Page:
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Chris Musillo on Nurse and Allied Health Immigration


  1. USCIS Memo on H-1B Staffing Companies

    by , 01-14-2010 at 11:39 AM (Chris Musillo on Nurse and Allied Health Immigration)
    by Chris Musillo

    The USCIS has just released a comprehensive Memo aimed specifically at H-1B users who place employees at third-party job sites, such as many IT and healthcare staffing companies. The nineteen page Memo, which is available at the link below, clarifies whether an H-1B Petition will be approved or denied in instances where an employee is expected to work at a third-party worksite.
    The key concept in the Memo is whether or not the H-1B employer-petitioner has the "right to control" the Beneficiary's work. The Memo lists eleven factors that will be considered.
    The Memo also lists scenarios in which the H-1B will be approved or denied (assuming there are no other deficiencies in the Petition):

    - Traditional employment where the employee occasionally visits off-site clients.
    - Long-Term Off-Site Employment where the Beneficiary reports to Petitioner's staff and not to third-party clients' staff.
    - Long-Term Off-Site Employment where the Beneficiary using the Petitioner's proprietary software/processes.

    - Self-Employed Beneficiary.
    - Independent Contractors.
    - "Job-Shop" where the Petitioner places H-1B employee at third-party off-site clients and the Petitioner exercises no control over the Beneficiary's work.

    Characteristics of the "job shop" are:
    o Petitioner has contracts with many companies in which it supplies staff to these companies.
    o These contracts do not list specific positions, but are staffed on an "as-needed" basis.
    o Beneficiary is working in a "core position". An example of a "core position" is working on a client's payroll software.
    o Beneficiary reports to a manager who is an employee of the third-party company.
    o The Beneficiary's work assignments are determined by the third-party company.
    o No proprietary information is used.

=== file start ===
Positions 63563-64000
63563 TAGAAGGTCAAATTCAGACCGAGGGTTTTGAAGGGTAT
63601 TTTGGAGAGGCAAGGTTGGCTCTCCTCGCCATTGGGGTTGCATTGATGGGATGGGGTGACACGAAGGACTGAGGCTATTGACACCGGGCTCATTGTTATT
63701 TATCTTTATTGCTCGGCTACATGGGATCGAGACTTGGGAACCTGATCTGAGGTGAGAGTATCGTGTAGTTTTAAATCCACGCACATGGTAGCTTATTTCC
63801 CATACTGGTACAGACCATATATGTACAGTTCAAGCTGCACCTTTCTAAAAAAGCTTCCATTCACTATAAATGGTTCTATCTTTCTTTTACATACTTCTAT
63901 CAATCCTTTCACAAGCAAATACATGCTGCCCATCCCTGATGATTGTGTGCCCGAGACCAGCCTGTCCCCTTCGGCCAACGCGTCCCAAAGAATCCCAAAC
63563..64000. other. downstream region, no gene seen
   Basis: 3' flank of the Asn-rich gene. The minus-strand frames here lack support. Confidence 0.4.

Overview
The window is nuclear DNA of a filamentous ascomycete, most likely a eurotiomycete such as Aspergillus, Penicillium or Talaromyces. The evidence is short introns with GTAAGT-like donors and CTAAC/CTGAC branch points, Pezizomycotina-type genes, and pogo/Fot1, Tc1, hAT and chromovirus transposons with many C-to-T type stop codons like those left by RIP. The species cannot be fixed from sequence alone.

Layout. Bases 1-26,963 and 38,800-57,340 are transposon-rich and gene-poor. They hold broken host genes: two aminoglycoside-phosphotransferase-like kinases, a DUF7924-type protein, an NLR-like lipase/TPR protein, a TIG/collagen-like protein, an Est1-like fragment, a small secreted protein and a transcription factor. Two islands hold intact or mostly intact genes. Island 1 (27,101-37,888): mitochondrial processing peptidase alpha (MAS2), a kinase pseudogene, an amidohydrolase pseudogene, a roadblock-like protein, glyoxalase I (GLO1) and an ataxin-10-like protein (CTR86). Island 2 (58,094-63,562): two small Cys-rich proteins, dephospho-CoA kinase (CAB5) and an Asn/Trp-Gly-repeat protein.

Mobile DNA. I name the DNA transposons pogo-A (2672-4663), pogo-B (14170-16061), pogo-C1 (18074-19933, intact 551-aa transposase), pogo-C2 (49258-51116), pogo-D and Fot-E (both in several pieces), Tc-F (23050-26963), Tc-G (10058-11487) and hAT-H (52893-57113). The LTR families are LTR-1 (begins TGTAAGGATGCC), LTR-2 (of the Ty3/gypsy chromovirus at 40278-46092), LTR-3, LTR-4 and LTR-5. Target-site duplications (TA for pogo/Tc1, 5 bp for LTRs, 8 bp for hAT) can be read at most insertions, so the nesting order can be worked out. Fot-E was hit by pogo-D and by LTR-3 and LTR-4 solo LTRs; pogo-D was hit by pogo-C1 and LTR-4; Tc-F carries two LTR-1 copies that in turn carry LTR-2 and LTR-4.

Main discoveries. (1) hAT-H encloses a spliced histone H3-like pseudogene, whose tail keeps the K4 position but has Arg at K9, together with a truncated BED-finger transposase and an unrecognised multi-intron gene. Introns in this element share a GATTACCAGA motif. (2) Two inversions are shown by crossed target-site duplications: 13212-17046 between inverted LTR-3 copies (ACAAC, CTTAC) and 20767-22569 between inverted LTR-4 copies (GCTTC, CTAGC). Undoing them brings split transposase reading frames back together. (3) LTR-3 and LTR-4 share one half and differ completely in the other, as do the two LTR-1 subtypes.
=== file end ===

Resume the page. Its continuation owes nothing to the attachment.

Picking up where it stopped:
o The Beneficiary's progress reviews are completed by the third-party company.

  2. Sentosacare Case Re-Emerges

    by , 01-13-2010 at 02:09 PM (Chris Musillo on Nurse and Allied Health Immigration)
    by Chris Musillo
    In 2006, eleven Philippine nurses employed at a Suffolk County, Long Island nursing home walked off their positions because of alleged bad working conditions. This mass resignation set off a chain of lawsuits that appeared to end in January 2009. A January 8, 2010 Associated Press report says that the nurses have now filed a federal civil rights lawsuit against their nursing home employer and the Suffolk County District Attorney's office.

    Shortly after the walkout, the Suffolk County District Attorney indicted the nurses alleging that the mass resignation endangered some of the patients at the Avalon Gardens Rehabilitation and Health Care Center. A New York State appellate court eventually ruled that the resignations were lawful and ordered Suffolk County to stop prosecution. The appellate court also ruled that Suffolk County could not indict the nurses' attorney who had advised the nurses to quit.

    Emboldened by their wins in the US court system, the nurses fought back and filed complaints against their Philippine recruiter, Sentosacare. This time, the nurses lost their cases, which had been filed with the Philippine Overseas Employment Agency (POEA) and the National Labor Relations Commission (NLRC). Hearings were heard in the Philippine congress.

    After losing in the Philippines, the nurses took their action to America and sued Sentosacare. In early 2008, that case too was dismissed. That dismissal cited a lack of evidence.

    A nursing home attorney and the Suffolk County District Attorney didn't immediately comment about the most recent federal civil rights lawsuit.
  3. Visa Bulletin Starts to Slowly Move